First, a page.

The edge is now simply trading individual stocks in the overall direction of the market. You might ask why not just trade the indexes? The answer is you should, but you need to trade both. At times the indexes are completely controlled by the FED and they just go and go and go, giving no pullbacks for entries. They cannot control all the individual stocks, so there are opportunities there as individual stocks pullback while the FED is buying ES futures day after day. The rising tide lifts all the boats, and we have seen that more and more and more. They have alluded in speeches that at some point they would consider buying stocks if need be, but have not done so yet as far as we know. The challenge then becomes, how to best do this?

From my studies I have found a couple of things I will share here. First, do not buy or sell breakouts of highs or lows in individual stocks. There are so many games being played at these points. I have never believed in stop running, but there is something going on now I can't explain. You can watch a stock with a narrow bid ask spread and good volume trading, then place a stop a long ways away, and the market moves right to it for a trade them moves back into that narrow spread again. This has happened to me many times, and should be illegal. When I go to the brokerage firms for help I get shined on every time. You need to pick your spots and enter at the market when your conditions are met. This way the markets cannot game your entries. You may even want to buy or sell on limits. If it comes to exiting and the price moves to where you want to get out and take a loss, wait a few minutes to make sure the stock is not being gamed just to fill one stop. Once it trades multiple times in the zone, you can get out.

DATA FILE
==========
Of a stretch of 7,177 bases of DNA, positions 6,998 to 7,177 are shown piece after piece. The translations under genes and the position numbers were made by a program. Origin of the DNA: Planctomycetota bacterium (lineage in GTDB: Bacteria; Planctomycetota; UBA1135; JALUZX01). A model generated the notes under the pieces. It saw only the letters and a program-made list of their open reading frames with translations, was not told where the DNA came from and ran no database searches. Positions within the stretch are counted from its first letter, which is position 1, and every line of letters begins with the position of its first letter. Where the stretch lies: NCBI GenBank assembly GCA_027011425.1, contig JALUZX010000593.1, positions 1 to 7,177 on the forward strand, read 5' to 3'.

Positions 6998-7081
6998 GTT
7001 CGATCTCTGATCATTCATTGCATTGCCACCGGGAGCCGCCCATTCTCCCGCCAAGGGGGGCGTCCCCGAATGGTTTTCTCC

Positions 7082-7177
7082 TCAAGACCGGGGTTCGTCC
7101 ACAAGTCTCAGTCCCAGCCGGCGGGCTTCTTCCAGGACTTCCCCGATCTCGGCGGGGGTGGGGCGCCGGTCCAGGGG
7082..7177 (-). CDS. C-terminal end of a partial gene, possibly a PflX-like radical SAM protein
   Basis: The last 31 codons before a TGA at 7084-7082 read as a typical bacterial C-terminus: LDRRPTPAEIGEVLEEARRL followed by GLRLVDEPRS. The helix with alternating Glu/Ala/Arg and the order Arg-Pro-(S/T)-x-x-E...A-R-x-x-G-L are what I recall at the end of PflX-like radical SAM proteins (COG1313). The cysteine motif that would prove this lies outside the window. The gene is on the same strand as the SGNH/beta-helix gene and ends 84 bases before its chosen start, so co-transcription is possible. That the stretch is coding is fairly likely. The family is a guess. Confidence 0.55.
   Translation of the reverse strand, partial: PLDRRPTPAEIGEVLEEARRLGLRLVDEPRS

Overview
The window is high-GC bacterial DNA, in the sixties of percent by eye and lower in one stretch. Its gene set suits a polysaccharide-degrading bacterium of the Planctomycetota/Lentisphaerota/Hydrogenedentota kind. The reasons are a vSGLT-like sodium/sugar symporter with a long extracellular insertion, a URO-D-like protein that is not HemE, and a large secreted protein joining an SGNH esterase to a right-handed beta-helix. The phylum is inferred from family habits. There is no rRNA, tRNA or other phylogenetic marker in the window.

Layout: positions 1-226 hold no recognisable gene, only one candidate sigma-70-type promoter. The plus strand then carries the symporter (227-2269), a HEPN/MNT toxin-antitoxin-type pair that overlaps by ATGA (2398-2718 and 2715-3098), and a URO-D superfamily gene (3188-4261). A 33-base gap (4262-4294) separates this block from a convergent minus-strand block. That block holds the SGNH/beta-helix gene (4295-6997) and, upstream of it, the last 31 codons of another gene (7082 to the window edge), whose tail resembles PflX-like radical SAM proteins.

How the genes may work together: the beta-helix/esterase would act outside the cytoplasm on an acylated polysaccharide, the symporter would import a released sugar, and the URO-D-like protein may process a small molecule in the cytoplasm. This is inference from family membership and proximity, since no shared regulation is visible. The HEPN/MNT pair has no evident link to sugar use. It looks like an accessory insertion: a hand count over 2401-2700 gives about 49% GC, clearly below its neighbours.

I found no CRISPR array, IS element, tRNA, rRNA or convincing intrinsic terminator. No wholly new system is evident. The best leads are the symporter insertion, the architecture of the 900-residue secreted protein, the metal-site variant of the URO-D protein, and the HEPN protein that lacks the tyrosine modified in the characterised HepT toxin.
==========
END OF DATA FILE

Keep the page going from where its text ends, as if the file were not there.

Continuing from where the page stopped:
The second thing I have found is that there is such a large percentage of gap opens now due to the overnight futures moves, that you have to be very careful about chasing these openings. Generally I want the price to trade through the area I want to enter. Some gaps just take off and never look back, it is not a perfect world. Third, do not have resting stops in place when the market opens. I wait a few minutes to make sure volume is there and only then if I feel I have to have a stop in I place it. In general, I do not use stops anymore for exits with stocks.